On Black Friday, the world’s largest purveyor of miscellaneous goods is watching the clocks, hustling behind the scenes so that items flying off the shelves in earlier time zones are put front and center in later time zones.
Walmart hasn’t always been able to tell the future, just since 2012.
There was a time, before it developed its data crunching center, dubbed the CAFÉ, that the conglomerate of 11,695 stores and clubs (Wiki’s latest tally) was embroiled in numerical chaos like any other large retailer. Locations in Maine, say, may have long had more bug repellent and fishing gear than those in Los Angeles, but such an approach is more common sense than science.
It took terabytes of processing power and the guidance of a data whisperer to make more predictions in real time.
This is big data shaping reality, not to mention raising blood pressure as everyone scrambles to keep up. The buzzword may have lost its new car smell since popping up around 2000, but its influence only grows and grows, so much so that the Federal Trade Commission dedicated 50 pages to weighing in on the topic last year (the conclusion: very exciting but not without concerns); and agents of Uncle Sam even consulted with the contractor who helped orchestrate Walmart’s CAFÉ.
This example, given to Toggle by that contractor, Robert Abate, is tantalizing because the results are so tangible. Often they are when the desired outcome is higher sales or something equally countable.
Yet the impact of big data is more ambiguous in the public sector often covered by Toggle, notably in K-12 schools, where measuring sticks—among them, standardized testing, graduation rates, attendance, and what’s known as “proficiency”—have long been sought and long been controversial.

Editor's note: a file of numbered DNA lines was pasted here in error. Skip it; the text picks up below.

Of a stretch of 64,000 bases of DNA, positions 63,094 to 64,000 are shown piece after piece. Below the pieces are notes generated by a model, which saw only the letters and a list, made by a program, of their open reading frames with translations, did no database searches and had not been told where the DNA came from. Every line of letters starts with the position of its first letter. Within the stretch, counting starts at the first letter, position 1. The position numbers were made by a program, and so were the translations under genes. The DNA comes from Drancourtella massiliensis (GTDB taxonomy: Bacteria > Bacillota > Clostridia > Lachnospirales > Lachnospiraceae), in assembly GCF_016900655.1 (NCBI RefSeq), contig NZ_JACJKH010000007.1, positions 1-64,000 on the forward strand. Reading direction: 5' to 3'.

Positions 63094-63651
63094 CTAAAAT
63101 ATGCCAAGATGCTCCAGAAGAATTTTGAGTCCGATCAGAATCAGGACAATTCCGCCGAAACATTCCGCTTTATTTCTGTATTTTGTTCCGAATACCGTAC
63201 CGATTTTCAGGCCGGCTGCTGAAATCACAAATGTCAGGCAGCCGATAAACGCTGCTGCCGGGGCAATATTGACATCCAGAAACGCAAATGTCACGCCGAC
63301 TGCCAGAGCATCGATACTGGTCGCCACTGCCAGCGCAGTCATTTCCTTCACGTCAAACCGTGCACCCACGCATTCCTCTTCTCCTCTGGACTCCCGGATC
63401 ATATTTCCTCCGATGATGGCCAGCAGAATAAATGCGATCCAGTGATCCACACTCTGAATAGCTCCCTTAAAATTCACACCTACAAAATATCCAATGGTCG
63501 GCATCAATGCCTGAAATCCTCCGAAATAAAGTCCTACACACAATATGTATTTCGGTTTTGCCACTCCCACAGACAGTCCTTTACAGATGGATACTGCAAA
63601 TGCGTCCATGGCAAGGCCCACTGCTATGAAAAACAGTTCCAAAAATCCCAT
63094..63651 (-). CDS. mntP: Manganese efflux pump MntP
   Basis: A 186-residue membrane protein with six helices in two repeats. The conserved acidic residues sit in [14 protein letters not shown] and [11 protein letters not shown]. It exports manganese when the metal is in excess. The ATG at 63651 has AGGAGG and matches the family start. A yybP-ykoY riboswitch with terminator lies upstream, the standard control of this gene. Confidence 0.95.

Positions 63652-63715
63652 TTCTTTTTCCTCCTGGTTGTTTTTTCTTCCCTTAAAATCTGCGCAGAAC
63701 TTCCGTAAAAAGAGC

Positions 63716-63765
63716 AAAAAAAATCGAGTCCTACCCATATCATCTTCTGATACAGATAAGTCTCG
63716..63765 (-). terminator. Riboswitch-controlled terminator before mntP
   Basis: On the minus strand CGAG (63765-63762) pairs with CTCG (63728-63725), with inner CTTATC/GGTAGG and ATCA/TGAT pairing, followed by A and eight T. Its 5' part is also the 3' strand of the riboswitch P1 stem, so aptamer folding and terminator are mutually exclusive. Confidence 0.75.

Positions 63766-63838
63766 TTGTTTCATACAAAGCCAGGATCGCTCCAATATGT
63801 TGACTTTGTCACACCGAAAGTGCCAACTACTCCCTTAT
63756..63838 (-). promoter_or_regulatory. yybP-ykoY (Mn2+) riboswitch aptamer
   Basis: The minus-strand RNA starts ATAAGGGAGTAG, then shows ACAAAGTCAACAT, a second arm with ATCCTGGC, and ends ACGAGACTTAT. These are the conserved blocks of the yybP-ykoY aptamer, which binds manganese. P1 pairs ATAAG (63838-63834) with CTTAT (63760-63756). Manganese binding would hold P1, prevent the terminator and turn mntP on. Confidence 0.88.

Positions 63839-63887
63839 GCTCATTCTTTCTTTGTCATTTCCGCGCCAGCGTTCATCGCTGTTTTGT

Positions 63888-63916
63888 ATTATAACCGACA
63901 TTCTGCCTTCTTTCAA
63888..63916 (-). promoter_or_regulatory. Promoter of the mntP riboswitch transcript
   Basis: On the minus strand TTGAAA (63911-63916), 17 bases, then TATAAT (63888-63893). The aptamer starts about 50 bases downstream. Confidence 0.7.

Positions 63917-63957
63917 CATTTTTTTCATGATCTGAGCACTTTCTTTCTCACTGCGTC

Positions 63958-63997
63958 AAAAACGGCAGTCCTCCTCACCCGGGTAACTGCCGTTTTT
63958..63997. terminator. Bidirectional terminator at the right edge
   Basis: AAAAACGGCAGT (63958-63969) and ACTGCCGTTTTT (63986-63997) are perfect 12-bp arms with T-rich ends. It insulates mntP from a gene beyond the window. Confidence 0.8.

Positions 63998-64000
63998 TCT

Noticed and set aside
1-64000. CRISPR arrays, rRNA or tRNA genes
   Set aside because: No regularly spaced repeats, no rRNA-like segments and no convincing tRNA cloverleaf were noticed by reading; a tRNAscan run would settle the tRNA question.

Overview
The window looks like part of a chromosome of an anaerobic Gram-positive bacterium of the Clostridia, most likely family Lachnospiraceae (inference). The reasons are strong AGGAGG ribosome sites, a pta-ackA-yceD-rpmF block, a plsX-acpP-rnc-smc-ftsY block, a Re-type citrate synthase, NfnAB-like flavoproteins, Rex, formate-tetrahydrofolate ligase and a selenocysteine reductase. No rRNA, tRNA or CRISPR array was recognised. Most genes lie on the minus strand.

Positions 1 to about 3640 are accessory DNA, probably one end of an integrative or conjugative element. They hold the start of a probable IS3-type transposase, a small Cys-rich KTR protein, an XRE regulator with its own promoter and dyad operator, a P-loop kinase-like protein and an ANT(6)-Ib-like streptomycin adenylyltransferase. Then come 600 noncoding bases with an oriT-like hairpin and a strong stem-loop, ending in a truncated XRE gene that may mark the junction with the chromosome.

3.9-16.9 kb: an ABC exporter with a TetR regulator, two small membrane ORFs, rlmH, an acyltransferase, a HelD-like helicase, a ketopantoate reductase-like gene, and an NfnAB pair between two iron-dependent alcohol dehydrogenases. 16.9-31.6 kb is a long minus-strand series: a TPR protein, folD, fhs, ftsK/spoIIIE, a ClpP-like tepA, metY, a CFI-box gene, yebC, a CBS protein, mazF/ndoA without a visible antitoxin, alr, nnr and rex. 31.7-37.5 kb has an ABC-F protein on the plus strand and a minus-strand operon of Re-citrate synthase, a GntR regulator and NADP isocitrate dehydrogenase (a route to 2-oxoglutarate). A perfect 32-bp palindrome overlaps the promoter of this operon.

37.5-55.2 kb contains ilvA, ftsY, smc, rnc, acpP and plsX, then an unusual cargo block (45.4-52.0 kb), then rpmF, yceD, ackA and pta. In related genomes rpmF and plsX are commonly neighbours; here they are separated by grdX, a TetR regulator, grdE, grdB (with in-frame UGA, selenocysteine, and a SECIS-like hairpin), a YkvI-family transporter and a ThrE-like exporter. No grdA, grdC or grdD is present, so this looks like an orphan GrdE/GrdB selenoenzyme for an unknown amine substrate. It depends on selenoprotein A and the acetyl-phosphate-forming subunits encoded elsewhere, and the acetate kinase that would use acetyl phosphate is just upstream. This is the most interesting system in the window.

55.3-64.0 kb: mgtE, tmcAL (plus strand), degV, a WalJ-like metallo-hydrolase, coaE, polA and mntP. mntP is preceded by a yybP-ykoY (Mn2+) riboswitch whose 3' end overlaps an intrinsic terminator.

Even the impact of the earliest technology-based initiatives, such as one-to-one, have been disputed.
Technology is no silver bullet. But it is embedded in our society, and so it must be weaved into the fabric of our schools, measuring be damned.
Maine, the state in which Toggle is headquartered, was among the first to grant students laptops 15 years ago; today that’s just a matter of keeping with the times, yet the host radio station of NPR, MPBN, recently aired a program in which the reporter couldn’t help but ask if this initiative had, after all those years, actually had a positive impact.
She cited a study that found smaller class sizes may be more effective or equally so at giving students a leg up in life.
Patiently, a technologist being interviewed provided ballast.
His answer: you’re missing the point. Technology is no silver bullet. But it is embedded in our society, and so it must be weaved into the fabric of our schools, measuring be damned.
I don’t envy him or the many technologists profiled in Toggle who must buttress against a kind of pathological skepticism wound up in the supercharged issue of K-12 education.
Yet I also understand why that reporter was skeptical. With the phantom of funding, public figures are often quick to trespass against that empirical truism that correlation is not causation. They might say, for instance, that Wi-Fi will make students successful instead of more accurately saying that Wi-Fi is essential to them being successful—a huge but easily misstated difference.
No matter, Toggle’s just the venue for discussion. Leave the pontification and explanation to the many professionals who have been generous enough with their time to be profiled in our recent edition.
One thing’s for sure. No matter your views on big data, its plusses and ramifications, Walmart sure has its ducks in a row; and it’s not just Black Friday when it’s paying attention.